- Last Updated: 12:44 AM, August 7, 2012
- Posted: 11:05 PM, August 6, 2012
Best Buy co-founder Richard Schulze said yesterday that he wants to take the struggling electronics chain private for as much as $8.8 billion despite skepticism about whether he can line up financing for the deal.
The proposed buyout, which would be the biggest ever for a US retail chain, comes just months after Schulze resigned from the board following a scandal involving former CEO Brian Dunn, who was sent packing after an alleged affair with a female employee.
Shares of Best Buy yesterday surged $2.35, or 13.3 percent, to $19.99 — well short of Schulze’s offer, which is equal to $24 to $26 a share.
“There is no question that now is the moment of truth for Best Buy and that immediate and substantial changes are needed for the company to return to its market-leading ways,” said Schulze, who went public with his offer after Best Buy’s board recently delayed talks.
“I am deeply concerned that further delay and indecision will cause additional loss of both value and talented leaders who are now uncertain of the company’s future,” he added.
Schulze said he has devised a turnaround plan for the struggling retailer, whose business has plummeted as shoppers increasingly use its big stores as “showrooms” to check out TVs, digital cameras and other gadgets before buying them at cheaper prices online.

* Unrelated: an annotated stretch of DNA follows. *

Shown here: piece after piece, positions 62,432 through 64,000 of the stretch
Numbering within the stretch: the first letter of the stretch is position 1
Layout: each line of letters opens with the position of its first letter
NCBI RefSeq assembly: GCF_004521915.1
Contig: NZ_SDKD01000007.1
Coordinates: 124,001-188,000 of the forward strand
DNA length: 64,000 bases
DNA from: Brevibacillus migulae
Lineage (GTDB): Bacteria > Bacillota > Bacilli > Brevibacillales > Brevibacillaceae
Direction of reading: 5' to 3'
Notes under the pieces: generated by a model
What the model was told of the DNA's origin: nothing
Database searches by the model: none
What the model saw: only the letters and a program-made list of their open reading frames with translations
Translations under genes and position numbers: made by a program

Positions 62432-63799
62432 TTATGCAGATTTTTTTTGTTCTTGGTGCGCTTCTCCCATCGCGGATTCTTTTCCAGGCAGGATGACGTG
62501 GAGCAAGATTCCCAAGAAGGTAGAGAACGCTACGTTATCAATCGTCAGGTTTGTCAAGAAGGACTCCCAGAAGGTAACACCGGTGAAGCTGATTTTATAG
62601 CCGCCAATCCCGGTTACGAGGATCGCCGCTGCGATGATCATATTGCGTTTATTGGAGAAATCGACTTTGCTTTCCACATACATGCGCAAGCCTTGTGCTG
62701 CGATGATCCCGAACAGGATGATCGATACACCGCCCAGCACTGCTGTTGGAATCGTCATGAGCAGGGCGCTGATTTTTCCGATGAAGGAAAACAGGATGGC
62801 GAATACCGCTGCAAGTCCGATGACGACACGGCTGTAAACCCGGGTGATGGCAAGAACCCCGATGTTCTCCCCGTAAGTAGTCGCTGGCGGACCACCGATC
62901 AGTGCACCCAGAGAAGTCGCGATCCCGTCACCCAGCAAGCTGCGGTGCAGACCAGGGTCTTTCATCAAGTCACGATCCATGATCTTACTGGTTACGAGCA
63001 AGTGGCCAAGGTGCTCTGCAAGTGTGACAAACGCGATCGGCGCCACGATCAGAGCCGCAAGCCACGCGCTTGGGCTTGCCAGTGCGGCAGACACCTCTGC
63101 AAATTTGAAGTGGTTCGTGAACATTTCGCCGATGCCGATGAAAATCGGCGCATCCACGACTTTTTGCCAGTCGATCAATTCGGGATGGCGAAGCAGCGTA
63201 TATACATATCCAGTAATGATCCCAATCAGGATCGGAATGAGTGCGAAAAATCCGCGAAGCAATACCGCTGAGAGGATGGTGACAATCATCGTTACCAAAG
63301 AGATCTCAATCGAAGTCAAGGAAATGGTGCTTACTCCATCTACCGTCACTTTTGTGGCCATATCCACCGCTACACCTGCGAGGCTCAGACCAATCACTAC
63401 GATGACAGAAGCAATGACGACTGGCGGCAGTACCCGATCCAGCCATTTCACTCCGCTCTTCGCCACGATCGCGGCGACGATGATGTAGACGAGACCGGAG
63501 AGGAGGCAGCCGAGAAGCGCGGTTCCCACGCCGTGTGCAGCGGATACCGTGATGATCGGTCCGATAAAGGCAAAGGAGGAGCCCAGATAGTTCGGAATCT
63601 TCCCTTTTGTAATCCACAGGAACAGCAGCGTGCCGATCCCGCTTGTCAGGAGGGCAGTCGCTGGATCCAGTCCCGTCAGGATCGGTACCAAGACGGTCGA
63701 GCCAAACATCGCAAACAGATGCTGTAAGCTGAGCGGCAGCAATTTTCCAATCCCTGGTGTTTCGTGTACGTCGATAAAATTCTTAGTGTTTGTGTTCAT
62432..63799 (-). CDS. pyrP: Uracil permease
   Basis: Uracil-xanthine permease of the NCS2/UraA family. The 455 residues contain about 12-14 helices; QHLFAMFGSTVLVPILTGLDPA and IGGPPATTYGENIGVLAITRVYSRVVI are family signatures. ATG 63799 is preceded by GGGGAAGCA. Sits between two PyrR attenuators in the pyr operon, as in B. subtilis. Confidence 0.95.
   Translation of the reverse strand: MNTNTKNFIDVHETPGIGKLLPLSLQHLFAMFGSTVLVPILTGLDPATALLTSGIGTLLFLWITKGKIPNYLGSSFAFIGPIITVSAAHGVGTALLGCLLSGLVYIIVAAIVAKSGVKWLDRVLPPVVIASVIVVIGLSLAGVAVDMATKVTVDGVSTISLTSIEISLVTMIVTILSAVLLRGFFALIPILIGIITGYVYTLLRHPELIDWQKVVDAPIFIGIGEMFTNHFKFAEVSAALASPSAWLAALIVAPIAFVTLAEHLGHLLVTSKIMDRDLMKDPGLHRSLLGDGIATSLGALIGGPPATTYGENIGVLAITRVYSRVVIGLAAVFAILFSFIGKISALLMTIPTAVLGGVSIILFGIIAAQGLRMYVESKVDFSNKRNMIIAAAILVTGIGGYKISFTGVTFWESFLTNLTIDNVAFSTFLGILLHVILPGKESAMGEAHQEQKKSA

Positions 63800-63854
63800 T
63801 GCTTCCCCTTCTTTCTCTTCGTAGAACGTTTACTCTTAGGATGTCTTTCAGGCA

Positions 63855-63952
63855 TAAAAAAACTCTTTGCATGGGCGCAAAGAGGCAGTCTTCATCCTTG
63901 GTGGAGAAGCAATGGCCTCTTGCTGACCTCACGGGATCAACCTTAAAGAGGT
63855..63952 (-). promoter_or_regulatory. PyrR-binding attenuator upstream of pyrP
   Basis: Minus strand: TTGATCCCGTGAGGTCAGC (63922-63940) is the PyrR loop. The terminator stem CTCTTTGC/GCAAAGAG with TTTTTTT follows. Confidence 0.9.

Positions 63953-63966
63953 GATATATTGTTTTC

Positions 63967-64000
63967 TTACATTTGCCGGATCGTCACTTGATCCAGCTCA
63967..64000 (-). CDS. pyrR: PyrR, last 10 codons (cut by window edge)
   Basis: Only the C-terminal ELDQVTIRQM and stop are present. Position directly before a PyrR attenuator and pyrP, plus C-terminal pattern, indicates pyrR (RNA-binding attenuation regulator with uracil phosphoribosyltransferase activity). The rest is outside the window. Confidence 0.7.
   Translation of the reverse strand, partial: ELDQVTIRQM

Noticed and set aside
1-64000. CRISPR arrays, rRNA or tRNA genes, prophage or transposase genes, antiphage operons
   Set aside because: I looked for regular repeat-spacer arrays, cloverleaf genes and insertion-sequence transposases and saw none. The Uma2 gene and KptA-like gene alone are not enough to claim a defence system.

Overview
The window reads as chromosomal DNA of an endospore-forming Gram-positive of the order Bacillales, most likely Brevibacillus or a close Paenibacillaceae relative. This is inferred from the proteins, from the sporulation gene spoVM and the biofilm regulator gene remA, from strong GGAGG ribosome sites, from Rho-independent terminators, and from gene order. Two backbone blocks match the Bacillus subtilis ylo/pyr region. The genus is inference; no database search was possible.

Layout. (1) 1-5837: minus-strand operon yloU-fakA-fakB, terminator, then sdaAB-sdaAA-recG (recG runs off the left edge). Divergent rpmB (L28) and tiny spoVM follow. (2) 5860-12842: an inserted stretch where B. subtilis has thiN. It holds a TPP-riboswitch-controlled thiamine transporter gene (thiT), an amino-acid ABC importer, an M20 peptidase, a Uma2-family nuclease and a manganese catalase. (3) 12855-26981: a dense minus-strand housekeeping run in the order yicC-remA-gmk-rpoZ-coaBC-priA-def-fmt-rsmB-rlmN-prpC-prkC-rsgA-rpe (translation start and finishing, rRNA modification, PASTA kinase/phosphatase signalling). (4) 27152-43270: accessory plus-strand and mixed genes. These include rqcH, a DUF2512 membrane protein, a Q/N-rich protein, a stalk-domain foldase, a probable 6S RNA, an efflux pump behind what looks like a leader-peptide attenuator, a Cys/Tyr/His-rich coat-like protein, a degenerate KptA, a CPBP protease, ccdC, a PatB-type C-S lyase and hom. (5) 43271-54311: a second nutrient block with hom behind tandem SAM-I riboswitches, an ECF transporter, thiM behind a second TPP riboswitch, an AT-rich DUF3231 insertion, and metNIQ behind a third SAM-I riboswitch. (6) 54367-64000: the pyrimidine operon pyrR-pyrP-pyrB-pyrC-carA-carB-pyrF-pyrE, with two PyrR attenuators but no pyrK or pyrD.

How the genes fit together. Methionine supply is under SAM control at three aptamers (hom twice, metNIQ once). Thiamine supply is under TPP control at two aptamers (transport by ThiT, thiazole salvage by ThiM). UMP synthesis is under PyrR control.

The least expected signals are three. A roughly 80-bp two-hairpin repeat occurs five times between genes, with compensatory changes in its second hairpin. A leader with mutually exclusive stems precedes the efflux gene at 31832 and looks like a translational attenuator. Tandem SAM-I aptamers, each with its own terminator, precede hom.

In a statement, Schulze said his adviser, Credit Suisse, is “highly confident it can arrange the necessary debt financing” to get the deal done.
But insiders said finding partners who will shell out cash will be trickier. Schulze, the largest shareholder with a 20 percent stake in the company, has pledged his $1 billion in shares toward the deal.
But the retail entrepreneur would still have to raise another $2 billion in cash to complete a deal, and private-equity firms don’t appear to be especially interested, according to banking sources.
Best Buy confirmed it had received Schulze’s offer and said it would discuss it with advisers, including JPMorgan and Goldman Sachs.